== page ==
Population is a Fundamental Question

So, how many human beings can this small blue planet actually support in a sustainable manner?

Before we think hard about that question we have to review the population pattern of homo industrialus.   Courtesy Temperate Forest FoundationHere is a graph from the Temperate Forest Foundation.  As you can see there were about 1 billion of us around 1860 and now there are over 6 billion of us and the trend continues up.

A short review of the population work of Thomas Robert Malthus may be in order.  Malthus thought that conflict, war, pestilence, famine were natural consequences and controls on population.  I don’t think Malthus could foresee huge leaps in human productivity, health, longevity that developed with the petro-industrial age and the advances in the sciences, but I think it is an open question whether these advances enable us to avoid the devastating controls on population that Malthus saw as natural processes.  I hope that an advance, a new paradigm, the birth of post-petro human culture may produce new ways of being that defy imagination and that such an advance might seek a  way to establish a sustainable and relatively peaceful human presence on the planet.  I think the transition is likely to be tough.  I don’t know how we get from the current dominant paradigm of capitalistic individualism to a more natural, sustainable, indigenous way of being a component of the diversity of life on this small blue planet.  I write here in the hope that by posing questions, by sharing advances, knowledge, wisdom, data that we may somehow collectively bring something new into the world.  Perhaps a view of the place of our species as a component of a diverse biosphere instead of a view of human as pinnacle of creation?   I suspect that the pride that comes with seeing oneself as the pinnacle of creation precedes a fall.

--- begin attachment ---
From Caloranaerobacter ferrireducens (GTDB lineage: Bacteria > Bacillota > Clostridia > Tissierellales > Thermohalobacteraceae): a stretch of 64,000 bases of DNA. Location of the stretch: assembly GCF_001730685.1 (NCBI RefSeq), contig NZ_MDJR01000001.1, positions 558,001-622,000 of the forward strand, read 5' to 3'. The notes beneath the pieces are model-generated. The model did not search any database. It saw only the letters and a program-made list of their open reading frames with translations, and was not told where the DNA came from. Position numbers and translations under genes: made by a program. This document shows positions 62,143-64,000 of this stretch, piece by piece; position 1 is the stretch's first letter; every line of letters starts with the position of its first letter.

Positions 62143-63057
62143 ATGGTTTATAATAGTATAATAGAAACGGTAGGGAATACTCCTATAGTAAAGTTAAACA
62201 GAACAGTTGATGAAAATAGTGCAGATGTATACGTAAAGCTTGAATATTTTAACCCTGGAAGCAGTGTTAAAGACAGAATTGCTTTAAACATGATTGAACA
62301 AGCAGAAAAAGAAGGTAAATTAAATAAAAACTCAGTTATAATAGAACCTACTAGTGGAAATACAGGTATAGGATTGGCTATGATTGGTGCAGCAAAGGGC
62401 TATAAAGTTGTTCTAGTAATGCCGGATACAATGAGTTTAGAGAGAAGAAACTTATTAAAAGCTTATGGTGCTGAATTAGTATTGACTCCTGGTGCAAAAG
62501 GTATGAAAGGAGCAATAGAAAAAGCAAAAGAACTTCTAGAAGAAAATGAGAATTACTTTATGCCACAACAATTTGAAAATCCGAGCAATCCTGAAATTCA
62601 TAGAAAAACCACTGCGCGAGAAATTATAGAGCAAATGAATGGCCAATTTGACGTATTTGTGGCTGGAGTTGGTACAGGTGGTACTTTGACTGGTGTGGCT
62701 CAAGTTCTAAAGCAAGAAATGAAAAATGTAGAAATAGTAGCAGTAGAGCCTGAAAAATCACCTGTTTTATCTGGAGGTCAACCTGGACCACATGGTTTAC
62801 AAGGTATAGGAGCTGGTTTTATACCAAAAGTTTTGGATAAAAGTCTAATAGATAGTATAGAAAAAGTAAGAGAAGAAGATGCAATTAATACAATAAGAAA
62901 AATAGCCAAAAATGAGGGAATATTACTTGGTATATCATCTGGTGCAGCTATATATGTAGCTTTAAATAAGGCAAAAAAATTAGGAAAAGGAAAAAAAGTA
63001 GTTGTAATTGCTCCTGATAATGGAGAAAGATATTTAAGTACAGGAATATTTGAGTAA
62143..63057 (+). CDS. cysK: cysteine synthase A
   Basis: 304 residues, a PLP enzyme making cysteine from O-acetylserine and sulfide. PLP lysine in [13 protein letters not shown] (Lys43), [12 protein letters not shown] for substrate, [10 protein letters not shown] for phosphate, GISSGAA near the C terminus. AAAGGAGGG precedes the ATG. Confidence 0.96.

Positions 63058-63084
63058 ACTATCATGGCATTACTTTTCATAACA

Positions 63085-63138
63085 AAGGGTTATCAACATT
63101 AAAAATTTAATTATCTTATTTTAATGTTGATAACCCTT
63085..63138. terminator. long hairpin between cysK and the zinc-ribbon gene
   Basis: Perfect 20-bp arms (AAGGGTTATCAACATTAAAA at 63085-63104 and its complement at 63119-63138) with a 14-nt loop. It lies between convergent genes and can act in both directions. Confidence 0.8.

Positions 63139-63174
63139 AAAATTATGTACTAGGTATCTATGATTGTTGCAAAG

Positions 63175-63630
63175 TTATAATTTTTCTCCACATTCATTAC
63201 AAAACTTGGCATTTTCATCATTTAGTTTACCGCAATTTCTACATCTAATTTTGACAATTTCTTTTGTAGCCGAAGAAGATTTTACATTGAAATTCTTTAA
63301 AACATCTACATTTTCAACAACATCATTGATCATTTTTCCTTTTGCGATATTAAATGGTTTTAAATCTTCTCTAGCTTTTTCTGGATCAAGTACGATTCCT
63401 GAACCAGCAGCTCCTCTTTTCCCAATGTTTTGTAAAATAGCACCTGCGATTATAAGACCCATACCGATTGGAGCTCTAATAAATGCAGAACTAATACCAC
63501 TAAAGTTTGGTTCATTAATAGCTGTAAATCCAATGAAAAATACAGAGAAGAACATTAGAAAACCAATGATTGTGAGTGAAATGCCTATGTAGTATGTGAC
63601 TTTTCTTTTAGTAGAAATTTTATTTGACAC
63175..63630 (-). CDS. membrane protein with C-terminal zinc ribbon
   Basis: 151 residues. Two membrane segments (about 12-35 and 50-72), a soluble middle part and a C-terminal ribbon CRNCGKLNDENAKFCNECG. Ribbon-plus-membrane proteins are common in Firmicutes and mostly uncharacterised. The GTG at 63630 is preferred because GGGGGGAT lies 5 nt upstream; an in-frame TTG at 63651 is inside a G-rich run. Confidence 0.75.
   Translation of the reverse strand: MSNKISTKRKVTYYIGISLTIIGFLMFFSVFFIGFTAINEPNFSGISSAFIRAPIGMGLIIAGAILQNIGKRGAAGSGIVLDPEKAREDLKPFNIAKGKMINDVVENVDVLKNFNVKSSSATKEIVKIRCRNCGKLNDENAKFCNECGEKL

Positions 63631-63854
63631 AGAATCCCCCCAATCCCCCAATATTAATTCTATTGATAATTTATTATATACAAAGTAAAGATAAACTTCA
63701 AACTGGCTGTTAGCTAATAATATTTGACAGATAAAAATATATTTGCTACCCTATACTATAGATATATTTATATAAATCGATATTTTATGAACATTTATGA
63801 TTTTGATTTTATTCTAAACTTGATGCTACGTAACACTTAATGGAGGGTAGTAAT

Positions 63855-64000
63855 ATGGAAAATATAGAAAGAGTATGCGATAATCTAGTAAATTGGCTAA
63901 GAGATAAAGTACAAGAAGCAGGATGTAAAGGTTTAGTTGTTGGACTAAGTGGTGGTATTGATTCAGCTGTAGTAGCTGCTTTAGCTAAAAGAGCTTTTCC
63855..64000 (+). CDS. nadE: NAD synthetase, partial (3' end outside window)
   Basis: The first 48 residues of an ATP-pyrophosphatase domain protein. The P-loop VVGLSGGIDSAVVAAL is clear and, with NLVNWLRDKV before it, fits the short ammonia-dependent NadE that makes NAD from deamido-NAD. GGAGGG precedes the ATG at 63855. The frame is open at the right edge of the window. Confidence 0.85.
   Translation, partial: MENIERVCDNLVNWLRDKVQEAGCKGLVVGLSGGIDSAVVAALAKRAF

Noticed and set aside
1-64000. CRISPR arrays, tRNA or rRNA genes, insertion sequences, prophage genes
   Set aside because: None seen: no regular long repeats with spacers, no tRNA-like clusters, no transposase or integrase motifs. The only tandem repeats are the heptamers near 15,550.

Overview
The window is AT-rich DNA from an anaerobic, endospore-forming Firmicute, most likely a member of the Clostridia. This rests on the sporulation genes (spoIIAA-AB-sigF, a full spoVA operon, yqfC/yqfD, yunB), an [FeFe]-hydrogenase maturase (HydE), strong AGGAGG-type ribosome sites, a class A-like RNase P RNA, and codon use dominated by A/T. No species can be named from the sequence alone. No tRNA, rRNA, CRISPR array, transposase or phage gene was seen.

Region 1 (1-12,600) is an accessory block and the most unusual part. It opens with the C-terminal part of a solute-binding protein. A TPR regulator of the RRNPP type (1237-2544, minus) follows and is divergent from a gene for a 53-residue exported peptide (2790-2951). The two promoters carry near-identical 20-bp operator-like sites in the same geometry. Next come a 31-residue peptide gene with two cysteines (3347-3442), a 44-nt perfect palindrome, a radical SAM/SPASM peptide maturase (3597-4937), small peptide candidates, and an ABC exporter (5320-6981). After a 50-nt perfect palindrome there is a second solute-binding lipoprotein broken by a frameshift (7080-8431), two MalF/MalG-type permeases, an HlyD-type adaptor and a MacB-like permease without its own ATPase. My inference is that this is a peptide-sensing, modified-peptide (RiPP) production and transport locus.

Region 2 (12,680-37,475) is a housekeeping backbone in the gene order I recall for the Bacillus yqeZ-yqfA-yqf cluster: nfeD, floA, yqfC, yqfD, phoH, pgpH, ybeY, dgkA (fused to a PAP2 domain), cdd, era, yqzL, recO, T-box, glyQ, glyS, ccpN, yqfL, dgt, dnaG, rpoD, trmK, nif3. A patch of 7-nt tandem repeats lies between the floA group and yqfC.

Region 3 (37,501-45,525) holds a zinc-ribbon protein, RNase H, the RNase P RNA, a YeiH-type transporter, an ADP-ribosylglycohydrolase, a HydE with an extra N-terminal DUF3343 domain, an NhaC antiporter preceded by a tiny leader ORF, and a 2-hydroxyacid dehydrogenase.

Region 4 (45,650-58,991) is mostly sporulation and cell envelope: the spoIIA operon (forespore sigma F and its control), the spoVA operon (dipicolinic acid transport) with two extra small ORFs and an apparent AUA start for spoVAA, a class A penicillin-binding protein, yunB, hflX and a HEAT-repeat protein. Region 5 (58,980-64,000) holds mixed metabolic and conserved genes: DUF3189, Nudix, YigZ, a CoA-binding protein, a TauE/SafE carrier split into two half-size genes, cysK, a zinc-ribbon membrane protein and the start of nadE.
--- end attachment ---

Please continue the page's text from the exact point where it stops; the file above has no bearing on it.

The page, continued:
Enough back ground, in 150 years we went from 1 billion people to over 6 billion people and we may be headed for 9 billion by 2100.  How many people can the planet support in a sustainable manner?  And let’s define sustainable as a life of relative comfort and safety, but not an affluent life.  Let me do some research and we will then review that question.